A worker applies lubricant spray on plastic parts (Photographer: Callaghan O’Hare/Bloomberg)

U.S. First-Quarter GDP Growth Revised Down to 2% on Services

(Bloomberg) -- The U.S. economy expanded in the first quarter at a slower pace than previously estimated, reflecting downward revisions to spending on services and to inventory investment, according to Commerce Department data released Thursday.

Highlights of First-Quarter GDP (Third Estimate)

  • Gross domestic product increased at a 2% annualized rate (est. 2.2%), revised from previous est. of 2.2%
  • Consumer spending, biggest part of the economy, rose 0.9% (est. 1.0%), revised from 1%
  • Spending on services grew 1.5% (prev. est. 1.8%), while inventories and net exports subtracted from GDP (prev. reported as making small contributions)
  • Investment in intellectual property jumped at an upwardly revised 13.2% pace, most since 3Q 1999
  • Corporate pretax profits rose 6.8% y/y and 1.8% q/q

Key Takeaways

The smaller gain in first-quarter services spending primarily reflected fewer outlays by non-profits for health care. The downward revision to inventories was attributable to retail stockpiles, while annual updates to government trade data showed fewer exports and more imports during the quarter, according to Commerce.

A report Wednesday on the May merchandise trade deficit showed the narrowest gap in nine months, driven by a boost in exports. As a result, several economists revised their second-quarter tracking estimates for second-quarter growth. At the same time, there’s a risk that U.S. tariffs could have a modest impact on future growth.

The economy has shown clear signs of accelerating from the first-quarter slowdown in GDP, which measures the value of all goods and services produced in the U.S. The first quarter is also typically influenced by seasonal quirks.

The Federal Reserve Bank of Atlanta’s GDPNow tracking estimate for second-quarter growth was almost 4.5 percent as of Wednesday, while the median forecast in a Bloomberg survey of economists called for a 3.4 percent pace.

Notably, consumer spending has shown signs of awakening from a winter slumber as higher take-home pay from lower taxes and gradually rising wages in a robust labor market bolster Americans’ financial positions.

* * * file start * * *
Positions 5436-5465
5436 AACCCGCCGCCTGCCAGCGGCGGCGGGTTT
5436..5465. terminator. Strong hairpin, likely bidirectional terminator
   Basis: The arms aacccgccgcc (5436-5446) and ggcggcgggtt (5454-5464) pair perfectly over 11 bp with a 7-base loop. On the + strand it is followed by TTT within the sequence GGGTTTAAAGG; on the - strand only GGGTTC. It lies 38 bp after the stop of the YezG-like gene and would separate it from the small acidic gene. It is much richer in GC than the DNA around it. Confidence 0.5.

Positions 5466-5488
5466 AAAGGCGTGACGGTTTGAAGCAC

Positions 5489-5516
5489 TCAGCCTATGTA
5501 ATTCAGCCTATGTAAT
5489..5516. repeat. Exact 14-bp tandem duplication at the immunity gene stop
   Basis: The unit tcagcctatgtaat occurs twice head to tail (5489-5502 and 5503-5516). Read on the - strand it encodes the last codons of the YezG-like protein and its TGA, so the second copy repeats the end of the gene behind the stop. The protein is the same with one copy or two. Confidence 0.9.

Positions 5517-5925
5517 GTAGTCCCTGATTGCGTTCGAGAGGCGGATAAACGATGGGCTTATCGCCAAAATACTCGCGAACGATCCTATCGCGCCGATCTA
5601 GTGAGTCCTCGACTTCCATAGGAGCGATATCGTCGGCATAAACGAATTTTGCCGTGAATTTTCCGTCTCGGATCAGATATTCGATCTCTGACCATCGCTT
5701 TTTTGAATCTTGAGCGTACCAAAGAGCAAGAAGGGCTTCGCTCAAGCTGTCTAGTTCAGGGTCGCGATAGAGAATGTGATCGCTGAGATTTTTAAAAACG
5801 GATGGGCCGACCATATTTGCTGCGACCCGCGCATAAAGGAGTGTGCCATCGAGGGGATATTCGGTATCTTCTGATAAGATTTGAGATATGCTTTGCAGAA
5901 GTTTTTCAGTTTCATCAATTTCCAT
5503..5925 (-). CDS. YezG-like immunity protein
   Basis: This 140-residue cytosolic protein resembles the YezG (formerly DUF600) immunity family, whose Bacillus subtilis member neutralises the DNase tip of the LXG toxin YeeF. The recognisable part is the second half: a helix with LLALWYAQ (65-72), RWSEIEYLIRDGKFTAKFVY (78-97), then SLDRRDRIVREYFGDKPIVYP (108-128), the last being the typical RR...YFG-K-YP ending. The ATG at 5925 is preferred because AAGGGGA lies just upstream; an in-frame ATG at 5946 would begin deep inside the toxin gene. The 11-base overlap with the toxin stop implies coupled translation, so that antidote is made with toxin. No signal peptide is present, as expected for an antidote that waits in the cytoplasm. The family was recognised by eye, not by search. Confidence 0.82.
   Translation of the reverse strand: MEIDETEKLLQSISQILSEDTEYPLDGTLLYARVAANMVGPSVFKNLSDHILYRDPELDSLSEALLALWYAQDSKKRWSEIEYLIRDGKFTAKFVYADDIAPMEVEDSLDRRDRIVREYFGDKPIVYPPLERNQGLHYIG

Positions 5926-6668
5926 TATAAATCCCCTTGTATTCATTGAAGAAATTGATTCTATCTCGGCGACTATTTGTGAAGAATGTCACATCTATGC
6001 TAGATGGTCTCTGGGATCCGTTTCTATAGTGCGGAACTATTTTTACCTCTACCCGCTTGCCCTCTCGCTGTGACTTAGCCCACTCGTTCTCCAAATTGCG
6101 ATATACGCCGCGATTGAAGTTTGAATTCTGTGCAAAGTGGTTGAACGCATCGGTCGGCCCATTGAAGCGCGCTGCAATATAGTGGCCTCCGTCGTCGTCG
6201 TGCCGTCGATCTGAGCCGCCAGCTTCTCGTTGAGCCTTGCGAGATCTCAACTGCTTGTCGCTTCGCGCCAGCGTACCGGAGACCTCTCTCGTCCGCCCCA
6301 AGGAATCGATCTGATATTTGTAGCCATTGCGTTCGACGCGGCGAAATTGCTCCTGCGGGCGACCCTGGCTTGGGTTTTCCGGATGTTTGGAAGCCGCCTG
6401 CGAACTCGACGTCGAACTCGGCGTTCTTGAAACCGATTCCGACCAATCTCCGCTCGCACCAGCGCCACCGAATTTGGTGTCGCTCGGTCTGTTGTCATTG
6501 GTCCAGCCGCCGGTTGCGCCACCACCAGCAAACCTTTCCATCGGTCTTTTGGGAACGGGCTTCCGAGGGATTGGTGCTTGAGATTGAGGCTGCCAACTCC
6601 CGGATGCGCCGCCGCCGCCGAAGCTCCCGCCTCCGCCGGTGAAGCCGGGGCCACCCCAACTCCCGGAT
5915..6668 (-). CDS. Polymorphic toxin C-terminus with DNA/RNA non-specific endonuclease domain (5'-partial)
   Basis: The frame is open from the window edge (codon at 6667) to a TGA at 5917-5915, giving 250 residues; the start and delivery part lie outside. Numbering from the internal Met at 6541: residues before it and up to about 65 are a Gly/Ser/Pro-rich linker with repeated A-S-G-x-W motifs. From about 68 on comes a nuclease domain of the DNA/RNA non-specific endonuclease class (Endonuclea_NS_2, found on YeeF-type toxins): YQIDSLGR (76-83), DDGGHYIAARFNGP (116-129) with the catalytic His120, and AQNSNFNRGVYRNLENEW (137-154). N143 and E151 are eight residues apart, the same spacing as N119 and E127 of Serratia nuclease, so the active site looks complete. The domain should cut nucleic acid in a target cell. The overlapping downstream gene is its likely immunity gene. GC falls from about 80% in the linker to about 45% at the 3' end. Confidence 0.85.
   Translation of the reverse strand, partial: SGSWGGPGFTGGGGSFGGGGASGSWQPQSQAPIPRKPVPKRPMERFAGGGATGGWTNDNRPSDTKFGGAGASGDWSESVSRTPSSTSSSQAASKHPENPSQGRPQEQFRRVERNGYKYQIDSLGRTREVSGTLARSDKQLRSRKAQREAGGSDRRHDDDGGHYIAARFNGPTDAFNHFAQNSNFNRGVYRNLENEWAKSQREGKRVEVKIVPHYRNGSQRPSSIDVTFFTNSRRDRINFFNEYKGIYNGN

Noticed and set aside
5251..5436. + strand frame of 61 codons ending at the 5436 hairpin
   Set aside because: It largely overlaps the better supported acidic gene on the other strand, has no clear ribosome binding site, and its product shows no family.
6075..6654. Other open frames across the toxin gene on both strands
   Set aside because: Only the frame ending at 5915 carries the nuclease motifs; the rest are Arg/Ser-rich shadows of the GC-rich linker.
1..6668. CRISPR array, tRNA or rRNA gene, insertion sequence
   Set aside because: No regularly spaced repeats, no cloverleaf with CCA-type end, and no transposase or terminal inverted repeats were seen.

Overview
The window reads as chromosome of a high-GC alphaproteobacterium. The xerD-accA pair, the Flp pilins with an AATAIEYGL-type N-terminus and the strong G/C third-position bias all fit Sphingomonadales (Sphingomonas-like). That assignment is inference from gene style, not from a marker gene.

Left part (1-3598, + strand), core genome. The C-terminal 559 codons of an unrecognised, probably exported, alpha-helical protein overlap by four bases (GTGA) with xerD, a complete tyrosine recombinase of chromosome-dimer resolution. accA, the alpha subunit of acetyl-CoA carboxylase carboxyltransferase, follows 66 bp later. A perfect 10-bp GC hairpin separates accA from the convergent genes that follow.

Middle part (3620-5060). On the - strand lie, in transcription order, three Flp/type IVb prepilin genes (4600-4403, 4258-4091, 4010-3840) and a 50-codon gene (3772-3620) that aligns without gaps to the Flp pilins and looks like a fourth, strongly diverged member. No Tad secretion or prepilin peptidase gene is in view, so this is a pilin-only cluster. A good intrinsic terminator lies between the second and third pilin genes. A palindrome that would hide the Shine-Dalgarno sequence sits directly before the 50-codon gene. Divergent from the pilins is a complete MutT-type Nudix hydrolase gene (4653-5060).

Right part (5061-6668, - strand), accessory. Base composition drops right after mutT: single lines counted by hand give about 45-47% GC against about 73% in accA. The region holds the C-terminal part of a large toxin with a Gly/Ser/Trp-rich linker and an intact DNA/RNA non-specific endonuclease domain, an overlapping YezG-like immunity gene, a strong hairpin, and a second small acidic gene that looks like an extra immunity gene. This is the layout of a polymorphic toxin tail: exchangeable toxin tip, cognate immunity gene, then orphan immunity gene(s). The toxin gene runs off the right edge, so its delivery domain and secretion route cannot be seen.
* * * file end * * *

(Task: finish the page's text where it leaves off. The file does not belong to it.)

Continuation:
A separate report Thursday showed that jobless claims rose in the week ended June 23 for the first time in five weeks. Applications increased by 9,000 to 227,000, a level that remains consistent with a tight labor environment.

Other Details

  • Nonresidential fixed investment -- which includes spending on equipment, structures and intellectual property -- increased an annualized 10.4 percent, the most since 3Q 2014 and revised from 9.2 percent rise
  • Spending on business equipment rose 5.8 percent, revised from 5.5 percent gain
  • Net exports subtracted 0.04 percentage point from GDP growth, revised from an 0.08 percentage point contribution
  • Inventories subtracted 0.01 point, compared with a previously reported 0.13-point lift
  • Residential investment fell at a 1.1 percent rate, revised from 2 percent decline
  • Final sales to domestic purchasers, which strip out trade and inventories -- the two most volatile components of the GDP calculation -- advanced 2 percent, revised from 1.9 percent
  • Government spending increased at a 1.3 percent rate, revised from a 1.1 percent gain
  • Real disposable personal income rose at 3.6 percent pace, revised from 3.3 percent gain
  • GDP report is the final of three estimates for the quarter before annual revisions in July
  • Gross domestic income, adjusted for inflation, increased 3.6 percent in the first quarter after climbing 1 percent in the fourth quarter

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